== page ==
“Romancing the next generation” by Jo Bear

Jo Bear with her working dog Maisy in Loddon Vale, Victoria

Jo Bear with her working dog Maisy

Introducing Jo Bear, Farmer and Mother, Loddon Vale, Victoria.

My Story

I live on a 4000 ha farm with my husband Greg and our 3 young boys.  We also farm with Greg’s brother Graeme and his wife Rosina and their 2 children.

Our children are the 4th generation of Bears to live on the property and last year we celebrated 100 years of farming here.  I grew up on a farm 40kms south of where I live now.  My parents still live on this farm which has been in the Twigg family for over 100 years.

The Bear’s farm is on the Loddon River flood plains and also on the Murray Goulburn irrigation system.  We are predominantly a sheep enterprise with both wool and lamb production.

Most of our dry land pasture is native grasslands and we have some of the more significant remnant Plains grasslands in northern Victoria.  In respect of these grasslands and our location of being on a flood plain we are passionate about enhancing these native swards.  We have knocked down a lot of our levee banks and practise strategic grazing and regularly monitor our pastures.  Over the past 5 years we have seen a dramatic improvement in both the diversity of plant species and reduction in bare ground.  This is testament to the effectiveness of strategic grazing.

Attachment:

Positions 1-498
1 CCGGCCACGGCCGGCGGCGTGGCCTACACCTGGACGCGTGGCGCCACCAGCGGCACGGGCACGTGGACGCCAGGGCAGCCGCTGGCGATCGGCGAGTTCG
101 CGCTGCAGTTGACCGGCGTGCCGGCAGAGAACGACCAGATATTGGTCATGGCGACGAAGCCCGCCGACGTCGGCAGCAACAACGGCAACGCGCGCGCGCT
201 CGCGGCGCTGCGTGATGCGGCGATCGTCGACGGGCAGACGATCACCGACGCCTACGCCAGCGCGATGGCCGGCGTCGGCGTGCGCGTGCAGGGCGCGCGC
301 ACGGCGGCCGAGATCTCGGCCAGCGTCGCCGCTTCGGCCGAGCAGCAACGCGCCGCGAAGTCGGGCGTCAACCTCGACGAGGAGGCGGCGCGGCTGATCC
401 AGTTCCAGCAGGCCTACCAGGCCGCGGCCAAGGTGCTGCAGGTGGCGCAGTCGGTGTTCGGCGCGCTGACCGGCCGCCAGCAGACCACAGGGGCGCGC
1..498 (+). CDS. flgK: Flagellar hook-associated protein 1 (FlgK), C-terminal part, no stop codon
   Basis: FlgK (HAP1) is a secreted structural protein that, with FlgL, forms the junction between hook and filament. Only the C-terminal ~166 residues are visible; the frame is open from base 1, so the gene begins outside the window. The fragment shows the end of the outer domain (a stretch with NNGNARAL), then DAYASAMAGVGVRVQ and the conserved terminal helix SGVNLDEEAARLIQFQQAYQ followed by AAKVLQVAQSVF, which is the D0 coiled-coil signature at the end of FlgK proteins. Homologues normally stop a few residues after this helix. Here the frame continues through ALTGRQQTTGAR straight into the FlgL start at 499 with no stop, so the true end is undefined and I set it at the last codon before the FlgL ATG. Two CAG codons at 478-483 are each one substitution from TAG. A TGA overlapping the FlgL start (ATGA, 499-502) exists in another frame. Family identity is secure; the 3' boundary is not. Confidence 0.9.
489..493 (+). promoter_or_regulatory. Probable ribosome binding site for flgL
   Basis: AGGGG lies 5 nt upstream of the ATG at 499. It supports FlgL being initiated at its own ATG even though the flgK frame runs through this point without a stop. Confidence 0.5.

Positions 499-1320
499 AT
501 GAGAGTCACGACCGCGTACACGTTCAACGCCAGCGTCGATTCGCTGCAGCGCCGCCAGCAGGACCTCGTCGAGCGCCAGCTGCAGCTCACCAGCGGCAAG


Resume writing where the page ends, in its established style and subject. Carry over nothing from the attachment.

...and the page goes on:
Greg and Fergus Bear with Sheep, Loddon Vale, Vic

Greg and Fergus Bear

I trained as a Vet working in the rural area for over 15 years before deciding to work on our farm instead.

My passions are

  • Encouraging agriculture in schools – Over the past 3 years I have worked with our local primary school to create a school garden.  This garden incorporates not only vegetable growing but also the concept of using nature for free creative play.  I am hopeful that introducing fun, creative gardening at a young age will then encourage these young people to continue into an agricultural stream as they go into secondary school.  Schools are now becoming the community hub of rural areas. If we can implement creative, positive agricultural programs at the school level then it becomes a strong positive influence for our whole community.
  • To be locally sufficient in both Food and Energy – I would love our local community (100 km radius) to be totally sufficient with food and water.  If food could be grown for local consumption then it would encourage quality, it would encourage stronger relationships between people, encourage small businesses to develop, provide opportunity for young people to stay in the area.  Good food connects people.  I am involved in organizing a workshop to promote these ideals. (see flyer)
Loddon Vale School Garden, Jo Bear

Loddon Vale School Garden

What is the best lifestyle factor of farming?

Freedom.

I have land I can do any enterprise or venture that I want to do.  It is only my imagination, passion and enthusiasm that are the limiting factors.

The freedom of space that allows me to Be.

The knowledge that I could be self sufficient and not reliant on anyone if need be.

 

What do I foresee as the biggest short term challenge?

Reduced pride, self confidence, dignity and respect of farmers.

The loss of the love for our profession and for our product.